I want to ask you whether you get the sense that there is a consensus emerging that attacks involving violence is immoral and that it damages society. Is there a narrative of that kind taking hold here? What do you think?
It is hard to tell. You see, it is very smart of the RSS to go to the Northeast and say it isn’t against consumption of beef. Even you point that out in your book. But here in the North, where the RSS is very strong, it plays another game. When elements in power are justifying lynching, then even a person who wishes to testify in a court will not. He knows cops will be against him. And cops will be against him because they have a career to protect, because they cannot annoy political bosses.
NDTV secretly taped a man who killed a person on the cow issue and he said, yes, he did it, and that nothing would happen to him because the government is with him. I think a consensus is consciously being built the other way round [for lynching people].
How do you build a consensus that lynching is an immoral act and it should be stopped?
I think you need to ask the RSS that question.
No, I think you need to ask the larger society. The RSS is very weak at some places where it is happening.
I think you have got it completely wrong. It is happening in Haryana, Uttar Pradesh, Rajasthan, Madhya Pradesh, Jharkhand – these are all states where the Sangh is in power.
The RSS is barely represented in rural Haryana.
Come on, it is happening on highways, it is happening in areas contiguous with urban sprawls, and it is often orchestrated. Really, the RSS has to ask itself whether or not it thinks this violence is immoral.
On the face of it, they say it is. All the national leaders we interviewed said that. The point we raise in the book is whether law and order is sufficient. It is not. The RSS and its affiliates need to do more on that, particularly in schools.
In fact, in the chapter, “Protecting the Cow”, you have written: “What sets the VHP apart tactically from the RSS (and the BJP) on cow protection is that it seems more willing than the RSS or its other affiliates to engage in agitation, and possibly violence, to enforce the bans against cow slaughter and the consumption of beef.” When you say the VHP is more willing than the RSS, you are implicating the RSS in the violence as well.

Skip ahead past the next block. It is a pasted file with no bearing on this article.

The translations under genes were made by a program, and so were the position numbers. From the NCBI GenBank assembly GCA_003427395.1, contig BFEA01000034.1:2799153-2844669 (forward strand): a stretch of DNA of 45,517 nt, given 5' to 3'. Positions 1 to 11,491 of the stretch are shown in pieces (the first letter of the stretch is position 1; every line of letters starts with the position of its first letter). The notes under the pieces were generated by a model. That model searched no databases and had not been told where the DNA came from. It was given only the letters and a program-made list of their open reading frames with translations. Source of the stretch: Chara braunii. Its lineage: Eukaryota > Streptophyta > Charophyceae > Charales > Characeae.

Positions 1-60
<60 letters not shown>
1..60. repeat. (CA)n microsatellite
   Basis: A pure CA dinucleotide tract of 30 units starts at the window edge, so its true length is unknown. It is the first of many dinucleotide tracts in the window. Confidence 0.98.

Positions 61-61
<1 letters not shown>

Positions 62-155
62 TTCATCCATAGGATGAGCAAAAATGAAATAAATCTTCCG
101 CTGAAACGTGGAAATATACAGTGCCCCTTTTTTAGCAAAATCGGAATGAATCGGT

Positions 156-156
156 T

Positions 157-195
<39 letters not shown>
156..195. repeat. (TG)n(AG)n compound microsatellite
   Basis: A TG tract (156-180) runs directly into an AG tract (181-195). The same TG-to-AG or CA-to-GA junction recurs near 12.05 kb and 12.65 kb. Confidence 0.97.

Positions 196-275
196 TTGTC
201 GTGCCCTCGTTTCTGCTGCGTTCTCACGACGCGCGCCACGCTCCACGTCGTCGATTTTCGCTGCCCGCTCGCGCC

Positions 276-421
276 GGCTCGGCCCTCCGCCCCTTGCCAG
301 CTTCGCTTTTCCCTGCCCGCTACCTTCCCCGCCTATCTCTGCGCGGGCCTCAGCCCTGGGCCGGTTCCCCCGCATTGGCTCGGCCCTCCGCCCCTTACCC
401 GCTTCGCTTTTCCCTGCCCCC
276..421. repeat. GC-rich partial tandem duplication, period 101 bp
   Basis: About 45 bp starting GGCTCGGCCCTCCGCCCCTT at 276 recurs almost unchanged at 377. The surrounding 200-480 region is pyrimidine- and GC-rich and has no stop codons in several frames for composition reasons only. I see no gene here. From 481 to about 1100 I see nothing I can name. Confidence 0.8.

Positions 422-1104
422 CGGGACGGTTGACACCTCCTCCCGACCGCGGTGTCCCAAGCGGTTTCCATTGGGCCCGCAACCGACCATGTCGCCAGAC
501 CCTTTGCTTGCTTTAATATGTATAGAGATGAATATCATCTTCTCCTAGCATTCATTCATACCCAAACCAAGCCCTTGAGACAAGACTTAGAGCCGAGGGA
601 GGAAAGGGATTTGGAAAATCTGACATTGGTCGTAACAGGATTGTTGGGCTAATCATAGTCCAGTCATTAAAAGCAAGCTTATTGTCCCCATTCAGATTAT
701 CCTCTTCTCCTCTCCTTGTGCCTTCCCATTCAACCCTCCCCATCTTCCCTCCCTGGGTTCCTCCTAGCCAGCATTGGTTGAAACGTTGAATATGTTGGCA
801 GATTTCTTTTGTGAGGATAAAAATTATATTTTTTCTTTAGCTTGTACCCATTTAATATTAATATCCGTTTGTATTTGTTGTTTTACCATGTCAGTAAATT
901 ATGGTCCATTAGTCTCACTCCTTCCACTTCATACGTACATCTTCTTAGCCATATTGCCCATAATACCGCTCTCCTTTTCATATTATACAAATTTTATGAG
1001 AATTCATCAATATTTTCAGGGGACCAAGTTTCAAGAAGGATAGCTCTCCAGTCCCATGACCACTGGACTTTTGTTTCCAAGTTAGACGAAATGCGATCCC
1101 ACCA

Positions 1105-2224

At least the Vishwa Hindu Parishad.
No, if you read what you have written, you are indeed suggesting that the RSS too is involved in violence.
Well, you have members who consider the slaughter of cows to be a bad thing.
And they are willing to resort to violence for the sake of it?
They certainly have members who are willing to do that. At the leadership level in the VHP, for instance in Goa, you had people threatening to take action. I am told pretty authoritatively that it was one of the reasons why [former VHP president Pravin] Togadia was shoved aside. It will be interesting to see a difference in tactics with the VHP imposing discipline.
The one running theme in the book is that the RSS wants to paper over caste differences and establish Hindu unity. Don’t you think the othering of the religious minorities is the other side of the process to unite Hindus?
The biggest problem they have in the context of Hinduism is the caste structure. If the RSS stands for anything in terms of ideology it is unity. The very notion of caste hierarchy undermines the very notion of Hindu unity. It is structural. It is a question the larger society has to ask: When you have affirmative action based on caste, it strengthens caste. These structural problems are not getting removed because people don’t want it to be removed.